Many good friends here, mostly have long lost touch. Chee Beng (bottom right) has since sadly left us a quite a few years ago. Aileen used to be the most popular and most demure (wonder where she is right now). Justin was a former police officer turned lawyer and has his own firm today.

This is a Form 5 pic in 1974. Bottom right is a good friend, Rahim who is now a banker. Above him another good friend Nabir, whose late father was once the Kelantan Menteri Besar (Ishak Lotfi). Bari is now a top cop and currently is the boss in Brickfields. Maria Alphonsus, one of my best friends in school, died at an early age in a road accident.

Alan Danker, who was a popular tour guide, passed away last year. Below him is another friend Ronald de Silva, who now has his own advertising agency. My pic is on his left. This is a Form 5 pic (1974). Above me is another close friend, Amer Hamidy, who is an engineer with Air Asia today.

Thursday, February 5, 2009


Movies have been known to push political agenda of individuals and also countries. For example in the early 40s and 50s – Hollywood churned out movies with the Nazis and Germans as the evil force to world peace. Before that, in the good guy bad guy genre, the white man had the Red Indians as the main screen culprit or foe.

After the war, and with the communist Russians playing havoc with world geopolitics, they then became canon fodder for Hollywood. I believe, the communists were the most easiest and most convenient enemies to create for most Hollywood movies. Not even the Chinese communists were spared as films like The Manchurian Candidate showed how devious the Chinese were or are in trying to destabilize world politics.

The Japanese too weren’t forgotten. If not the Nazis, the slanted devious Japanese stereotypical character became quite a cliché in many Hollywood movies using the Pacific as its canvas. The American Green Berets and the GI Joe’s were the saviors of world peace.

After the cold war, and the so-called death of international espionage, the commies began a slow cinematic death. So who were the next villains in Hollywood’s list? For a while, it was the drug lords from Columbia, and then it was the Mafia.

The Korean War also allowed the Hollywood dreams machine to make more war movies with a new Asian enemy, but somehow that wasn’t as attractive to the moviegoers as they cannot seem to fathom the threat of the North Koreans.

Vietnam began and the Hollywood producers smiled with glee. The unpopular war became their favourite war theme.

The Vietcong became a household word for a truly ruthless group. The Americans were there in Vietnam to fight for peace – to prevent Asia falling to the Domino Principle – one country after the other. The communists again has come to the fore as cinema's most favourite and durable foe.

Then the Vietnam War ended, and the Vietcong became passé. Even Rambo had to forget fighting the Vietcong and help the Mujahideen fight the Russians (back again) in his third outing.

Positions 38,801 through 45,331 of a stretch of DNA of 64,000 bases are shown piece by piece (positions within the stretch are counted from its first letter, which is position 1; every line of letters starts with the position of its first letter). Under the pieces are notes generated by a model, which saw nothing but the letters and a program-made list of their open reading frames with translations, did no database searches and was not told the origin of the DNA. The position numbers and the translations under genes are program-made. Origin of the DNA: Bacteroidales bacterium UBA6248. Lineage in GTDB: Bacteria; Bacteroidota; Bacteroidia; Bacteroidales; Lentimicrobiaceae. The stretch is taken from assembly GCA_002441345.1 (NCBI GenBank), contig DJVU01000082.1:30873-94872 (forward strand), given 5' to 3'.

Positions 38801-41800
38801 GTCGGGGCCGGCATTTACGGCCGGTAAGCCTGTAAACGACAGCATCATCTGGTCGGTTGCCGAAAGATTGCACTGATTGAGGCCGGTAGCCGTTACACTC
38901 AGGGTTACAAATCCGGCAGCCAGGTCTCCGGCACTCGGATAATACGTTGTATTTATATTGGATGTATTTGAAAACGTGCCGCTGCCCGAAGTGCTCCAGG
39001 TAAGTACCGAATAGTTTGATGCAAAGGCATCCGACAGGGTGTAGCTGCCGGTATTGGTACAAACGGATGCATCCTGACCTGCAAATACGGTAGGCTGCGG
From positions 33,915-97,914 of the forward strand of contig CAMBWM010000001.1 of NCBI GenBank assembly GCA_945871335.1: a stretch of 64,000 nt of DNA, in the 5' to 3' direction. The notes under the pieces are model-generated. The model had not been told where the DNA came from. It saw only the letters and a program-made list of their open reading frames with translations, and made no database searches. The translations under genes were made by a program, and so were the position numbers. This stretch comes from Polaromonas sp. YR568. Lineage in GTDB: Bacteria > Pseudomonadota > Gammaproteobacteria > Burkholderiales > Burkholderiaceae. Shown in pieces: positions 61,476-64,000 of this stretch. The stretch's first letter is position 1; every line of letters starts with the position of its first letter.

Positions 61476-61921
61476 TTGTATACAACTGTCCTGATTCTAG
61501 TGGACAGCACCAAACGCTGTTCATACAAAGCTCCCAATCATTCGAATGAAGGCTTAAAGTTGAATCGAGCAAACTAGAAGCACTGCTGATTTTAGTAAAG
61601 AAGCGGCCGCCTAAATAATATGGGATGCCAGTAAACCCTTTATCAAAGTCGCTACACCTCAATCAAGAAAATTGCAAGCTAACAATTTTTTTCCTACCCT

I believe, Rambo 3, was one of the first times Hollywood introduced the Mujahideens to cinema screens. At that moment in time, because the Russians were the bad guys, the US was still friendly with the Mujahideens and they were partners in the fight for freedom.

So, when the Vietnam War ended, and the communist threat fell by the wayside after the fall of Berlin Wall and the CCCP Empire, who shall Hollywood turn to for new bad guys?

The terrorists!!

Yes, they were ideal villains. Especially when they attacked and killed Israelis during the Munich Olympics.

So, the terrorists became the flavor of the month. But note – terrorism has not yet been made synonymous with Islam extremism. This is because terrorism in Europe was the tactics used by IRA and Baaden Meinhof gangs and not the Al Qaeda.

Pre-Al Qaeda Muslim terrorists in the movies were basically radicals from PLO.

Of course, 9/11 became that catalyst for Hollywood. When that happened, Islamic terrorists and Islamic extremism were fair game and instantly became the new and most durable movie bad guy for Hollywood. Even TV has made Islamic terrorists as their favourite bad guy with series like Sleeper Cell and 24 giving Islam (extremists) a very bad rep. Case in point – The Siege, The Peacemaker and True Lies.

However, I am not slighting Hollywood at all for its current ‘anti-Islam’ stance – its makes money, makes good drama and gung-ho Americans, already inundated by one sided media reports of Muslims as the world’s worse people, readily lap up what they dish out.

Remember Kingdom of Heaven? The lavish Crusades and Islam movie directed by Ridley Scott? The movie was so sympathetic to Saladin, the it left a bad taste in Western moviegoers so much so that it did not do good box office.

(Note: One can wonder what has happened to the multi-million Ringgit animated movie Saladin or Sallahuddin produced by MDEC. Maybe they cannot sell the movie to a Western market who do not want to see the Crusaders as bad guys and a Muslim hero like Saladin).

Especially when you know who controls Hollywood – the ‘bergs and the ‘steins.

Hollywood is not the only film industry that create and fictionalise enemies from other countries as a threat to their national security. Other film industries around the world also create convenient enemies in their movies.

The Indians cannot be blamed if they make movies with anti-Pakistani themes. The South Koreans too cannot be condemned if the war movies they make portray the North Koreans look like the really bad guys the world media make them to be.

I am sure, if there is a political Palestinian movie produced, they too would make the Israelis as the bad guys. And who can blame them?